We ran up a small hill from the highway ramp and re-entered downtown Burlington and passed mile 9. The energy of the crowd as we crossed back over Church Street gave me a lift after those highway miles. We headed south on a straight two lane road and made a loop through a residential neighborhood. A man played drums for us using a rubber mallet and an upside down recycling bin. We hung a left onto a bike path and crossed the 13.1 mile timing mat. 1:43:42. Halfway. At this point, a slew of half marathon relay runners were entering the course. I reminded myself not to get unnerved by their fresh legs and fast paces. Stick with the plan. This part of the course was my favorite. The bike path was smooth and had open views of Lake Champlain to the left. I felt great, and was looking forward to Battery Hill (the race's one big hill) just ahead at mile 15. I managed a smile and a thumbs up for the camera guy.

We turned off the bike path on to Battery Street and were immediately staring up at the hill. You might think I'm gross, but I absolutely loved this part of the race. A hill is a challenge I can tackle. This one was nothing compared to Heartbreak Hill in Boston. Plus, there were Taiko drummers thumping us forward.

(photo from Burlington Free Press)
(photo from Burlington Free Press)
I searched for Steph amid the throngs of spectators, knowing she was waiting somewhere on the hill. I couldn't find her, but she spotted each of us and snapped a photo. Ciara looks pumped!

Fourth Leg: Miles 16-21
At the top of the hill, we veered into Battery Park and crossed another relay changeover point before continuing north over some rolling hills. Just before mile 18 we turned left into a lively neighborhood filled with makeshift aid stations and children frolicking through sprinklers. The orange Fla-Vor-Ice pop handed to me by an 8-year-old was pretty much the best thing I'd ever tasted in my life. I was still holding steady, but it felt like I had such a long way to go. I knew once I hit the bike path and turned south, I'd be home free. Maybe?

Fifth Leg: Miles 22-26.2
The evening before the race, Ciara's brother, a seasoned marathoner, sent her some last minute well wishes and advice. "The real running starts at mile 20," he'd written.

After the race, Ciara's husband, who had watched our progress remotely via tracking app, joked, "Bean was like a robot until mile 20." So far, I had maintained splits dead on or just below 8 minutes per mile. I could feel that my pace had dropped by a few seconds over the 21st mile without looking at my watch. Just before the mile 22 marker, the 3:30 pace group caught up with me on the bike path. I decided I would hang in with them as long as I could manage it. I ran one last fast mile with them before letting them slowly drift by. There were no feelings of panic, and there was no "wall". There was just a feeling that my legs were no longer taking direct commands from my brain and that was that. Ciara and I had watched a YouTube video of the marathon course, and all I could think about was the narrator's voice describing the last few miles as "a marathoner's dream". That guy was a butthead. It felt like eternity on that flat wooded path, before, suddenly...People! Voices! Crowd! I heard spectators hollering, "Go Bean!" (my name was printed on my bib) and "You look great!" Their kind, urging words assured me that I most definitely looked like hell.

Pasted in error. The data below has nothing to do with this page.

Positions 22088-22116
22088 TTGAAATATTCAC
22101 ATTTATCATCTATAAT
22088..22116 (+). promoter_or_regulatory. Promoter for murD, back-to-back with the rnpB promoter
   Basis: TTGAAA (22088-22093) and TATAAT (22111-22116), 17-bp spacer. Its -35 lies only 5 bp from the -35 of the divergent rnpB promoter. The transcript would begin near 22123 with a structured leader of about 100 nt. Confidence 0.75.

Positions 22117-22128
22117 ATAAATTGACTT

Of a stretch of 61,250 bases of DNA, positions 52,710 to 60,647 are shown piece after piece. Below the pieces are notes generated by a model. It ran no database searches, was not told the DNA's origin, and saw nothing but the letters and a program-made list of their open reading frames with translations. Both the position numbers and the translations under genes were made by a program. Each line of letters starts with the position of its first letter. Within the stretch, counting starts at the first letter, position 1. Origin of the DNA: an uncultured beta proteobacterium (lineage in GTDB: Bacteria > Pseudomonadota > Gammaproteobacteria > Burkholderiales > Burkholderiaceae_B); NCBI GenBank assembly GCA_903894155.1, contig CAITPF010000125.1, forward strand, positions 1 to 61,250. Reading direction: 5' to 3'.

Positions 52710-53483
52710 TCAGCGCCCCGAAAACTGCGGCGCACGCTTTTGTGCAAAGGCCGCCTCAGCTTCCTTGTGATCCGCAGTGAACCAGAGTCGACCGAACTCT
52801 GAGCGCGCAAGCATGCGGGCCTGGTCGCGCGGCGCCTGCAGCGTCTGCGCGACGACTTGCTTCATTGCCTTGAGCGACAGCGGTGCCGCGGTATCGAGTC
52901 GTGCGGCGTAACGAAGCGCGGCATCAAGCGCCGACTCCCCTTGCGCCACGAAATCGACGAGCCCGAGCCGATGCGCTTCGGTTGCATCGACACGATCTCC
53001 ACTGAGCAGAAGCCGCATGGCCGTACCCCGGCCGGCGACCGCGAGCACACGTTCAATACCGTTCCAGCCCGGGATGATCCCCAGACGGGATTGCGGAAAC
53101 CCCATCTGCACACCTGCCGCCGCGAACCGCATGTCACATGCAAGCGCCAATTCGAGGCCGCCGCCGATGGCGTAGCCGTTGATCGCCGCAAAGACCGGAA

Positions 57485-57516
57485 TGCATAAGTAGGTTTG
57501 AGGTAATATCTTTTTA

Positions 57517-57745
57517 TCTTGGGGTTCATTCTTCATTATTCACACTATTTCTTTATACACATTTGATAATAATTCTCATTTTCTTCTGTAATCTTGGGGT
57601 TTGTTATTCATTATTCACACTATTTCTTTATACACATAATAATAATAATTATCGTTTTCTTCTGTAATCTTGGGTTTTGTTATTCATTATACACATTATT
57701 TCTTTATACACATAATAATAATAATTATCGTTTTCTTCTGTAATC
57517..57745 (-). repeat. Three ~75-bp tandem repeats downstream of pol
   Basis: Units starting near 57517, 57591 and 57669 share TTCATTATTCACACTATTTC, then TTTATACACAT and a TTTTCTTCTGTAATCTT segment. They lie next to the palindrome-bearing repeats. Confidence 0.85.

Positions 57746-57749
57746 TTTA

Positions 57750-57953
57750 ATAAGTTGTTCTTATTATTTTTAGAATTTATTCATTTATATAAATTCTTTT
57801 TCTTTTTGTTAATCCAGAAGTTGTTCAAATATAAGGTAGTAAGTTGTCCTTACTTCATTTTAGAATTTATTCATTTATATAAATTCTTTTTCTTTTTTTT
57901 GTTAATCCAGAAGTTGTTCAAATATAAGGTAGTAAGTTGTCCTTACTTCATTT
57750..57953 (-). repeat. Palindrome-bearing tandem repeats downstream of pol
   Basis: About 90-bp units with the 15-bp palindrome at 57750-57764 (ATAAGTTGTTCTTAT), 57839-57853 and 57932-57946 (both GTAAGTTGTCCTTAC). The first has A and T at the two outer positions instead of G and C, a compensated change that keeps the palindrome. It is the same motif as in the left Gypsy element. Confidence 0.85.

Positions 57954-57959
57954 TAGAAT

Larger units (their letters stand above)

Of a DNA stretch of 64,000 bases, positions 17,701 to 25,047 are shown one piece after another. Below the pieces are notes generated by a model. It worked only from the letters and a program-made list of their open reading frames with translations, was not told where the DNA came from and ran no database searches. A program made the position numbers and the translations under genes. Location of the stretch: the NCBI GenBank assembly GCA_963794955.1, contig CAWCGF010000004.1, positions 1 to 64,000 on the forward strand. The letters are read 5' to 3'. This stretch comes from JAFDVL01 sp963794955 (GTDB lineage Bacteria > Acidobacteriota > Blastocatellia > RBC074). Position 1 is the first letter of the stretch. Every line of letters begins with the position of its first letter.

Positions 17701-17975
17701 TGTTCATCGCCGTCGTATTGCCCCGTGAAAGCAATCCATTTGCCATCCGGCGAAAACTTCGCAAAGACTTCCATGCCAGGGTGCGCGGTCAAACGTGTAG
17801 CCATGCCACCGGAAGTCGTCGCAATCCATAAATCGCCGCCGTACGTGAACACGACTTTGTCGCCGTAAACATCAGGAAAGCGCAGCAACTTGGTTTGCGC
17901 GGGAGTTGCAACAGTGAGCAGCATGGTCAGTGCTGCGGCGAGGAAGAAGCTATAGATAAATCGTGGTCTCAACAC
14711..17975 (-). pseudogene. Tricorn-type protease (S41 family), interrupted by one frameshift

I kept willing my feet forward on the concrete. I locked eyes with Steph, who was grinning at me from mile 26. So close. I stretched my arms wide as I crossed the finish line. 3:32:33.

The moments after crossing the finish line were a blur. I accepted my medal, foil blanket, bottle of water, banana, and chocolate milk. My arms were full, so I bent to settle things down at my feet. Nope. Bending not happening. I walked aimless circles for a few minutes before feeling a tap on my shoulder. I spun around to see Ciara and thought her slightly dazed facial expression must be a mirror of my own. She had crossed the finish line in 3:37:55. No words were exchanged between us, just a knowing look. We both laid down in the grass.

Eventually, we gathered ourselves and found Steph and Aileen, who greeted us with open arms.

Technically, my time meets the qualifying standard for entry into the 2016 Boston Marathon. Remember when I said I'd never run another marathon? Well, check back with me in September. Meeting the standard means I am eligible to submit for registration, but the fastest qualifiers are accepted first, so it doesn't guarantee my entry. Stay tuned...

The recovery process began immediately, and included a whole lot of this: